There’s one aspect to the game that I have to applaud Namco Bandai for: the voice-work. They’ve included both the English and Japanese voice tracks with the game, and they managed to get the original voice actors as well. There are few things worse in a game than jarring voice-overs, especially with a game that has characters with established voices, so kudos to Namco Bandai. Because I understand a small spattering of Japanese, my personal preference is to listen to the Japanese voices and follow along with the English subtitles, since I get a better feel for what’s actually being said that way. For fans of the English version of the anime, though, the original voices are all there, and enabled by default.
It has been a while since I’ve kept up with the anime, so I’m not sure if the music is from the show or not. Either way, the music is pleasing to listen to, and the themes that were chosen for each area suits the game nicely. Incidentally, you can spend in-game cash to buy the soundtrack at one of the shops, if you like it that much.
Make them walk the plank!
This review wouldn’t be complete without a discussion of the other two game modes: Free Battle and Online Battle. Free Battle mode lets you brawl it out as any of the characters that you’ve managed to unlock during the Adventure Mode, and settle your vendetta against either a second player, an AI controlled player, or watch two AI players fight. This mode is identical to the battles that take place in game, minus any restrictions that might have been placed on the battle.
Online Battle lets you take your fight to the masses to show how well, or in my case, how poorly you fight. I was impressed with how little lag there was once a fight had loaded. If you don’t feel like fighting with someone you know, you can pick a fight with someone you don’t know. The system lets you search for players based on either connectivity or skill. I’m going to assume that a search for one doesn’t necessarily preclude any of the other parameters, but there’s no way to check this. The online battles are fun, brutal, and I suggest you try these only after you’ve been through the majority of the adventure. Going up against anyone who has already played the adventure usually means sheer failure, so best of luck.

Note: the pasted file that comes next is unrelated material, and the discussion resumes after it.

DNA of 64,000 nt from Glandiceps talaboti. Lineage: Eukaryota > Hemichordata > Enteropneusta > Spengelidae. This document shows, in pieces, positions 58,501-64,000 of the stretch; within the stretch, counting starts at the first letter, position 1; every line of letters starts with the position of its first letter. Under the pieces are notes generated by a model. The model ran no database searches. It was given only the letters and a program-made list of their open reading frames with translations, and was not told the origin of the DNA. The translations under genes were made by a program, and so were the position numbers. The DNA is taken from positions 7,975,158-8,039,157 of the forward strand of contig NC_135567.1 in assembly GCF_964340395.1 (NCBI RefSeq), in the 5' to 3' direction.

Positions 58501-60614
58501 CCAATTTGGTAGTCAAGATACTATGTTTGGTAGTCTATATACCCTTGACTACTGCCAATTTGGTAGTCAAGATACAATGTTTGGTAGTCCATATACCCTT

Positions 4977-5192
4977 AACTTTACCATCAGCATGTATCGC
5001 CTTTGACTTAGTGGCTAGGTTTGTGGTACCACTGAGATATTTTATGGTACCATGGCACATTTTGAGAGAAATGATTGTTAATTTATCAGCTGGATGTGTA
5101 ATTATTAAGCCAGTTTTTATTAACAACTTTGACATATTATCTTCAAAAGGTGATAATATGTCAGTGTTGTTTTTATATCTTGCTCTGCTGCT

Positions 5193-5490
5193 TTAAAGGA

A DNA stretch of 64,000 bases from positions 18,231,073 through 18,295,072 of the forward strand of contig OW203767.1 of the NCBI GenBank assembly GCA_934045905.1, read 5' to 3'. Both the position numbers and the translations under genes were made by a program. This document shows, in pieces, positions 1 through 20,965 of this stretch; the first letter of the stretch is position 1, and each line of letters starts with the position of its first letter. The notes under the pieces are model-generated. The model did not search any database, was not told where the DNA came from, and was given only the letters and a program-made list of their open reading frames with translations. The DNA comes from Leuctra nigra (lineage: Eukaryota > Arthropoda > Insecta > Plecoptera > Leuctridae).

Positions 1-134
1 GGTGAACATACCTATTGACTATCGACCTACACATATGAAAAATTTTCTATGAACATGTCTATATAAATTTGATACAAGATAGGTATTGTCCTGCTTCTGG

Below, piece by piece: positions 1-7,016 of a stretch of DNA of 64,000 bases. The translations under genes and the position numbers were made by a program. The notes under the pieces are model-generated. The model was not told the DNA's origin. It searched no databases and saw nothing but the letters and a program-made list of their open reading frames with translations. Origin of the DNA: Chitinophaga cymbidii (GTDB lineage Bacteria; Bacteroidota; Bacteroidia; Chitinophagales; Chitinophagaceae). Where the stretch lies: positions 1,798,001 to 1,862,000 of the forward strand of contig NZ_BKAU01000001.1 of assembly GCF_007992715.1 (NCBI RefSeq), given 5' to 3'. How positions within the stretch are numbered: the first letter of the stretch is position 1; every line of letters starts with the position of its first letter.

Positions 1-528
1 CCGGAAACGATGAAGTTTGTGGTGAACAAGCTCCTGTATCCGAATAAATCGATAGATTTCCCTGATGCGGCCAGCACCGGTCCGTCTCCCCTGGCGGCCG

All in all, Naruto Shippuden: Ultimate Ninja Storm 2 is a surprisingly deep action game with more than just a few RPG elements. I never played the original Ultimate Ninja Storm, so unfortunately I have nothing to compare it to. However, I found that this game was highly enjoyable and makes a good effort at trying to bring you up to speed on the story, especially if you are a lapsed fan. There were very few points in time where I found I was plodding aimlessly around—as so often happens in RPGs. All in all, I’d recommend this game highly not only if you’re a fan of Naruto, but also if you enjoy either fighting games or Japanese-style RPG games. There’s something for almost everyone here.
The game is rated 12+ for animated violence.
Final score: 9/10 (The missing final point is hiding in the shadows and ready to attack.)